“We have had a contract with Motorola to upgrade the software and hardware every (few) years. We updated around 2017 and 2018 and we’re going to update the software again in 2021. It’s just like any IT system. You have to upgrade the software to keep it up to date.
“When we update the system in 2021, it will be the most current system available.”
How many agencies have tied into the system since it went live?
How many entities in the state have not come onto the system?
“It’s hard for us to say. A lot of what we’re looking at now are volunteer fire and police departments, and smaller agencies that we might not know about. The two largest counties that have not joined are Harrison and Jackson County.”
Why would a county not join MSWIN? Are there any disadvantages to joining?
“I don’t see any disadvantage to coming on. When counties and localities are used to running their own systems, there is sometimes a lack of understanding when it comes to control issues. They think they may lose control of their communications systems and that is not the case. I understand their concerns. It boils down to fear of losing control.”
What are the system’s annual maintenance costs?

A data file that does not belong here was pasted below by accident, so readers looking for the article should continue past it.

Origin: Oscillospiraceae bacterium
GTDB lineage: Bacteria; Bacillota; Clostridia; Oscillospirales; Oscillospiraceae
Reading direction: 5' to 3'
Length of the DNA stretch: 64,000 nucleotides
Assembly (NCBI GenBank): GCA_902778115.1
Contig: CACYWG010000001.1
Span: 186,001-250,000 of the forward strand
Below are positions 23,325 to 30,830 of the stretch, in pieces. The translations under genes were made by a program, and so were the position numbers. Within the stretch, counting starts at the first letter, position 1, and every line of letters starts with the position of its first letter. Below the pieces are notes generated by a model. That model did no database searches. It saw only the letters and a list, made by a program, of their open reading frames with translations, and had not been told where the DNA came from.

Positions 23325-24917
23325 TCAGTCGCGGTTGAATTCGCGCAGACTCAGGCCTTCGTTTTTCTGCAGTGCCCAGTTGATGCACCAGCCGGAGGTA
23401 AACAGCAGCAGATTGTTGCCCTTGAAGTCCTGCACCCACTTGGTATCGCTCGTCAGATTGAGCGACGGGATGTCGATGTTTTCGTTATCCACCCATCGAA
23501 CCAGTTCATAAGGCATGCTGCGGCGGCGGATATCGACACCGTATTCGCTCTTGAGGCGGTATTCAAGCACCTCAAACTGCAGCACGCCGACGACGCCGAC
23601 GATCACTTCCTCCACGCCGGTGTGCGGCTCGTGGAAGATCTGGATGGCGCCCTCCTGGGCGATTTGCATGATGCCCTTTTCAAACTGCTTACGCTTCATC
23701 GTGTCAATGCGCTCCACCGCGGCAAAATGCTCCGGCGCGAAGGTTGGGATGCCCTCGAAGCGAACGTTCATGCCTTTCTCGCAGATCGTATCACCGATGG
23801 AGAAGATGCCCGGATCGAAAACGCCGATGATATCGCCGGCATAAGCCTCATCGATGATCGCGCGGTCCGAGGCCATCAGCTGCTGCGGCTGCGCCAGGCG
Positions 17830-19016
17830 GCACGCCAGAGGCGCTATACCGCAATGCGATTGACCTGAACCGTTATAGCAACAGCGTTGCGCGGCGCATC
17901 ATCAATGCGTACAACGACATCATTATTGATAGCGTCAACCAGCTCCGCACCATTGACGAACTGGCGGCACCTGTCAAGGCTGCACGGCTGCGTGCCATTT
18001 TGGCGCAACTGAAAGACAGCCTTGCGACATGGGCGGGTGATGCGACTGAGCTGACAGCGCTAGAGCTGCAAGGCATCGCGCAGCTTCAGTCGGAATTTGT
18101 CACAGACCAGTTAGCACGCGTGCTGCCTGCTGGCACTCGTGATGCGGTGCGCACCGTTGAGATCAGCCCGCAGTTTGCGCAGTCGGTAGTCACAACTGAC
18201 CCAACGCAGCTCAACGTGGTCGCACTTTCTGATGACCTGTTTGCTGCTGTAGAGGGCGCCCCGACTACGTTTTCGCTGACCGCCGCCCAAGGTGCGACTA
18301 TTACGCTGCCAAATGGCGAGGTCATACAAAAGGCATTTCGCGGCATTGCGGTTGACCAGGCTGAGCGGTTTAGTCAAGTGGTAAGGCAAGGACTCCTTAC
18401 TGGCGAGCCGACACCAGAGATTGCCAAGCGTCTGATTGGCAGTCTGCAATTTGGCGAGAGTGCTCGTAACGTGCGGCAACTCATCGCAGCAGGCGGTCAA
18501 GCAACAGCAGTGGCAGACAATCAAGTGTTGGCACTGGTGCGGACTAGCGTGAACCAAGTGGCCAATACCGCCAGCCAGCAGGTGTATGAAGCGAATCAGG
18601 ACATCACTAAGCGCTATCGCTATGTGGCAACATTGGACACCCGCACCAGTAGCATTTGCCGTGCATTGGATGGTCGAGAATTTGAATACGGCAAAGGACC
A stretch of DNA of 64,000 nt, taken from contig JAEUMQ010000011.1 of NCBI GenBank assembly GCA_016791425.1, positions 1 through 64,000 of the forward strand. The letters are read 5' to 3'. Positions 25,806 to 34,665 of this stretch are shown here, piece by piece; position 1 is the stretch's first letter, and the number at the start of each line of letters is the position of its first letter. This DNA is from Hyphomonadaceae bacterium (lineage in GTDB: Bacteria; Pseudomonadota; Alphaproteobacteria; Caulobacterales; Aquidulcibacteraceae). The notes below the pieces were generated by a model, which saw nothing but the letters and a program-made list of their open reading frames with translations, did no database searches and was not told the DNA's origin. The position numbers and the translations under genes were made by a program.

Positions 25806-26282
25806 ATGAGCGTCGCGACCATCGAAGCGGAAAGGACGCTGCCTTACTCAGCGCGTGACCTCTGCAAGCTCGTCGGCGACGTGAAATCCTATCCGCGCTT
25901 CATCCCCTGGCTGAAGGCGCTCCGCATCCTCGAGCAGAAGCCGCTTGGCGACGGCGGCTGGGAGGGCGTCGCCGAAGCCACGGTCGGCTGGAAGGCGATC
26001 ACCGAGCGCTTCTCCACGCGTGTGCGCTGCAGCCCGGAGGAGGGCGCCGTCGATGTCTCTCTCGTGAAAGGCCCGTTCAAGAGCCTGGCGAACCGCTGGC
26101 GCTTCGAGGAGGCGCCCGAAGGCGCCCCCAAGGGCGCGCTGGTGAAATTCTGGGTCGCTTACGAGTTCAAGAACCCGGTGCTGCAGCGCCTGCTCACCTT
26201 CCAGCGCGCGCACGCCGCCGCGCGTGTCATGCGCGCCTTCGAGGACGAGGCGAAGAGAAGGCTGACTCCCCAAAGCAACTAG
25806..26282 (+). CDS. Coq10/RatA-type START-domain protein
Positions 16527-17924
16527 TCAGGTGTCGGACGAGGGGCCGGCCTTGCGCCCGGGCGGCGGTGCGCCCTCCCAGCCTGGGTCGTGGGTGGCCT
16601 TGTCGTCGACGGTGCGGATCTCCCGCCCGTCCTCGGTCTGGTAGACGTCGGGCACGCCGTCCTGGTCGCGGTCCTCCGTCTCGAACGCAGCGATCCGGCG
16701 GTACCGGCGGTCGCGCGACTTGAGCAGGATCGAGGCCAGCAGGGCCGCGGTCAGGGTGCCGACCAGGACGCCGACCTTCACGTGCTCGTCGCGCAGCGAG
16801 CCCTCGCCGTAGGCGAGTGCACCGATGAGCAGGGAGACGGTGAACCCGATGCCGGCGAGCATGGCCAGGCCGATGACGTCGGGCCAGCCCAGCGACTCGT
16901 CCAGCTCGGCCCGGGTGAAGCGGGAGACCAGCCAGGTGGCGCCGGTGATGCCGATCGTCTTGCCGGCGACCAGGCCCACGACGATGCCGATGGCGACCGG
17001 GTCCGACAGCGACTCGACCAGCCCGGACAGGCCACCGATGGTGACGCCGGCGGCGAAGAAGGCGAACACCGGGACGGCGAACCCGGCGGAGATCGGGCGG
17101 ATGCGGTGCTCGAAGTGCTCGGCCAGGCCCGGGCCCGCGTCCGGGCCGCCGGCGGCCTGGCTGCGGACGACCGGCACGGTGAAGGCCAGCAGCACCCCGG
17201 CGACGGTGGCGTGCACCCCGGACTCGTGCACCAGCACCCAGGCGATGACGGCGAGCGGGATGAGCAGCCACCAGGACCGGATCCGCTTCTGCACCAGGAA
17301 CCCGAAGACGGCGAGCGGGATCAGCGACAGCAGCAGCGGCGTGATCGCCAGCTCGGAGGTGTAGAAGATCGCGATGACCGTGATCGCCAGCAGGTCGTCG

“We requested around $10.6 million from the legislature to maintain the system in the last fiscal year.”
How many people are on MSWIN’s staff? ‘
“We currently have five staff members including myself. We have the ability to hire up to 10. Our administrative costs are less than 10 percent (of what we asked for from the legislature). Ninety percent of the funding we receive is contractually obligated to keep the system up and operational.
“We work for a 16-member commission, which is made up of representatives of state and local public safety agencies. We also have eight legislative advisors, via statute.”
Do counties and other local agencies incur any costs to join the system?
“Just the price of their equipment. We don’t charge user fees for governmental entities. That was a huge concern in the beginning and a reason a lot of entities did not want to get on the system. They did not want to pay a user fee. We worked with the legislature to explain that user fees are a barrier. The goal here is to get everyone on the same system so they can talk to one another.”